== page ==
DYWIDAG Geotechnical Systems for Europe’s largest Bascule Bridge

The Rethe Lift Bridge is currently being replaced by a new structure which rests on a single substructure and features separate superstructures for road traffic and the harbor train.


The Rethe Lift Bridge was built in 1934 at the southern rim of Hamburg’s inner harbor area in Germany. The old grade level crossings are being replaced so that road traffic will no longer be held up by passing trains. Shipping will also benefit from the considerably widened waterway, which will have a width of 64m instead of 44m. Both the road and the railroad bridge are designed as double-winged steel bascule bridges with a counterbalance at the bottom. The bridges’ main span measures approx. 104.2m between the pivot bearings. The road bridge has a total width of approx. 14m, the railroad bridge has a total width of 10.2m. The main girders are designed as welded hollow box girders.

The single span foreshore bridges south of the bascule bridges are designed as separate superstructures with a distance of 40m between supports that rest on the abutment of the lifting bridge.

The railway bridge is built using the steel construction method, and the foreshore bridge of the road bridge is designed as a composite structure consisting of steel and concrete.

As they are located in the Rethe River, the construction of the two leaf pillars required a watertight excavation employing a tied-back underwater concrete slab. The existing foundation soil required a deep foundation with grouted piles. The two excavations had dimensions of 28 x 34m and 29 x 34m.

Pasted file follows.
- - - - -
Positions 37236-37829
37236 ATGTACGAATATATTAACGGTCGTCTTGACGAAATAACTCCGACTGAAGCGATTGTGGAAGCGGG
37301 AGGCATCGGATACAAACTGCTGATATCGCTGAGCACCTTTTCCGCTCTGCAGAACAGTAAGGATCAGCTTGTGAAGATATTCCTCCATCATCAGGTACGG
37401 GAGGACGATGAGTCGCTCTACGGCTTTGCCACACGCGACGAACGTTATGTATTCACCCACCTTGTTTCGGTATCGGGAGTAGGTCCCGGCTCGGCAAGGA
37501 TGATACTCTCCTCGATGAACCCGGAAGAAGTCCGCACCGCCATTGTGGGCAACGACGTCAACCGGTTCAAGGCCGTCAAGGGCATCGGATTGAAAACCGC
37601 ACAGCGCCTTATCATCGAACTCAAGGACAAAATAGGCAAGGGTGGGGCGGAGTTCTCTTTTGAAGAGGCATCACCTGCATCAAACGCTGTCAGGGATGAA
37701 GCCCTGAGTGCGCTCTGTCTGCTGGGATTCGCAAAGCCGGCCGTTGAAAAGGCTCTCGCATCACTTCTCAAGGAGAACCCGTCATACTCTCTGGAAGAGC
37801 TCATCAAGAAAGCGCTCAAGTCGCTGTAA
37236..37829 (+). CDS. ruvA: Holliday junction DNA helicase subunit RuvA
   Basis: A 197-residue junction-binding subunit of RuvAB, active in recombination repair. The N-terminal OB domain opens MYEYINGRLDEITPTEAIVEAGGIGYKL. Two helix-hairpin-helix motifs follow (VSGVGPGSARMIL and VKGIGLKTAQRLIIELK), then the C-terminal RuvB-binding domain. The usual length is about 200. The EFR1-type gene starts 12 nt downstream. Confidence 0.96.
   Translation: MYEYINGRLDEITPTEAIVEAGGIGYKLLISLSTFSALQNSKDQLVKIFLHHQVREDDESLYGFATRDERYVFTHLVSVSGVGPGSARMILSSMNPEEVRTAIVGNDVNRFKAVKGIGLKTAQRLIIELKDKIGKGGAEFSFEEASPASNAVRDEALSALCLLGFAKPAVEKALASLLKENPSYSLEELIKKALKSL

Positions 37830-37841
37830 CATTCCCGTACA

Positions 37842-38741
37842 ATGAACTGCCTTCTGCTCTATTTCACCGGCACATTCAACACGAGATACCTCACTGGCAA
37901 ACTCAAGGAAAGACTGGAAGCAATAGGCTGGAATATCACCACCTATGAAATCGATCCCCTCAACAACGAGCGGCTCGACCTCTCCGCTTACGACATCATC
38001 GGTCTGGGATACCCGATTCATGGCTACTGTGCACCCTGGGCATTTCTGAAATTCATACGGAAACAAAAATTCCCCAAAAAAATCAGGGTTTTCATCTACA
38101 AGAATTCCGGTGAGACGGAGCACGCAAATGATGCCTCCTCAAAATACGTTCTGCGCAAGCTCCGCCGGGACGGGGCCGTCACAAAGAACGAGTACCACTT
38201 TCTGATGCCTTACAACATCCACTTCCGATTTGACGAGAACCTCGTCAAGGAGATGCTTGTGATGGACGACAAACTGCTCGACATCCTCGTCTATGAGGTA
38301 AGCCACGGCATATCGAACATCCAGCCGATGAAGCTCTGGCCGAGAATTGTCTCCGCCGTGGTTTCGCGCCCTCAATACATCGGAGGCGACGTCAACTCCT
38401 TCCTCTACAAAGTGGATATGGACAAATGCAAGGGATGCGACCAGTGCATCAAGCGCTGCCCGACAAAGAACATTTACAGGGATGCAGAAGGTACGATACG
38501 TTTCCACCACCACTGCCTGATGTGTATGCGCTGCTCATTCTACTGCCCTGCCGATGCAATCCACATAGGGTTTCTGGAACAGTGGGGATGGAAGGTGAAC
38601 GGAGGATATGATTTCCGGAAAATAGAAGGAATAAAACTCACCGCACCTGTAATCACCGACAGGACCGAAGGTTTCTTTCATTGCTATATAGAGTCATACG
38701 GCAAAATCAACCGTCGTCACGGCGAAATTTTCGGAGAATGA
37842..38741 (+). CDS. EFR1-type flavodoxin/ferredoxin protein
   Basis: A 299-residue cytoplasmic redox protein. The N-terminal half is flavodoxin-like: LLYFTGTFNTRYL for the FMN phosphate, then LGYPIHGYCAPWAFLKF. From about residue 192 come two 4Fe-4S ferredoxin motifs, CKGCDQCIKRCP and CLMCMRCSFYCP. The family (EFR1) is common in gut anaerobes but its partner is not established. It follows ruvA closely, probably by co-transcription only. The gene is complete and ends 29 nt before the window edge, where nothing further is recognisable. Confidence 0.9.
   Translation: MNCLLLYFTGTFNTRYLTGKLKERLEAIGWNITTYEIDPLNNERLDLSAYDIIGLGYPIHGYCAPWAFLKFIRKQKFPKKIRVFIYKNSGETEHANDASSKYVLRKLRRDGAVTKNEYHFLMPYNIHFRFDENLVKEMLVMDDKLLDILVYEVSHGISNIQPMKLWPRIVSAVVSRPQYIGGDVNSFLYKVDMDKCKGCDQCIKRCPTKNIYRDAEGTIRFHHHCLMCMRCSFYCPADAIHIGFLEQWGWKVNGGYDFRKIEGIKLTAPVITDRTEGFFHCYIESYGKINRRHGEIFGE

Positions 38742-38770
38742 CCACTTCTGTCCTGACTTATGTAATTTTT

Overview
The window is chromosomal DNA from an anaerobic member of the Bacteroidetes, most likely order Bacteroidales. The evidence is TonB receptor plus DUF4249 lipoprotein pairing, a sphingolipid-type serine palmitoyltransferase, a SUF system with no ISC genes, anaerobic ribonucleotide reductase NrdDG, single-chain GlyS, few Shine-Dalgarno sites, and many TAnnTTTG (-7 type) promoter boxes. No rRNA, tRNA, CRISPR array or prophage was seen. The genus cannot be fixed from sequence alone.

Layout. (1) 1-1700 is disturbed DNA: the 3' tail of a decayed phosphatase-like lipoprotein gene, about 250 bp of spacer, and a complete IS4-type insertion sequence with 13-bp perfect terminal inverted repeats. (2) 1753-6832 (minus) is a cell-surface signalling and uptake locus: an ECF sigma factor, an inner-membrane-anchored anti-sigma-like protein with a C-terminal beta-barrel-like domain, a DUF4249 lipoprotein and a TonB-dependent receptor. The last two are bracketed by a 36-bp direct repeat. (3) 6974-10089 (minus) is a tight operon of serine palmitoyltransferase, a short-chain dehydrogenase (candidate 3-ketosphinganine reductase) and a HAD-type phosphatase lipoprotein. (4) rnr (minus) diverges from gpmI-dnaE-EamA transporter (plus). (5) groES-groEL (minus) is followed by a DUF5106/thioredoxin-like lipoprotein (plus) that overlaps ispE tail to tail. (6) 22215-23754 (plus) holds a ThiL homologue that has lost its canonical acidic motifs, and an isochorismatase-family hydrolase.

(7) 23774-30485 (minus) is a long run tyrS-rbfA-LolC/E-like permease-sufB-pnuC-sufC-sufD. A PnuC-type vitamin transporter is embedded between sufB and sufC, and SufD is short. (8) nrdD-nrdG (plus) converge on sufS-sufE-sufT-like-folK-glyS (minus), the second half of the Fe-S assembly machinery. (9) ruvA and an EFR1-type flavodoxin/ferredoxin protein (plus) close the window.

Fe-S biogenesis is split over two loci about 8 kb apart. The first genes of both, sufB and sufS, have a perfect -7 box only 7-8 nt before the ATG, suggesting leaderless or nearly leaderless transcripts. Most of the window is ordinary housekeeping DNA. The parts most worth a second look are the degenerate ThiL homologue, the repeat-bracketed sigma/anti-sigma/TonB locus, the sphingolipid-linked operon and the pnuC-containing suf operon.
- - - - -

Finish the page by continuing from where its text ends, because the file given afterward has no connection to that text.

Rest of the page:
The excavations were reinforced with interior walers and sets of struts. The grouted piles were used as uplift control for the underwater concrete slab during construction and then used as deep foundation elements after completion of the structure. Consequently, the grouted piles had to be anchored in the underwater slab and in the foundation slab of the leaf pillars. The grouted piles were arranged in a grid of 1.8 x 1.8m and in lengths of 25 to 30m beneath the bottom edge of the underwater slab. In order to prevent any possible movement of the leaf pillars, the pillars were additionally tied back using grouted piles.

DYWIDAG produced and supplied DYWIDAG Micropiles made of GEWI Plus steel that were installed as grouted piles into the foundations and used as tie-back anchors in the leaf pillars. In total, approx. 18.000m of double corrosion protected, Ø 63.5mm and Ø 75mm DYWIDAG Micropiles made of GEWI Plus steel were installed at the jobsite. Additionally, DYWIDAG also supplied the complete range of accessories needed for the micropile systems including anchor heads and couplers. DYWIDAG also rented the equipment necessary for the pile and anchor tests as well as for tensioning the micropiles.

Thanks to the excellent co-operation between all parties involved, the DYWIDAG Micropiles were supplied just in time to the jobsite. The project is scheduled for completion at the end of 2013.

Supplyrental of equipment

Hamburg Port Authority, Germany

Neidhardt Grundbau GmbH, Germany

Ingenieurgemeinschaft Grassl/Sellhorn; Steinfeld & Partner, both Germany

Joint venture, consisting of HOCHTIEF Aktiengesellschaft and F+Z Baugesellschaft mbH, both Germany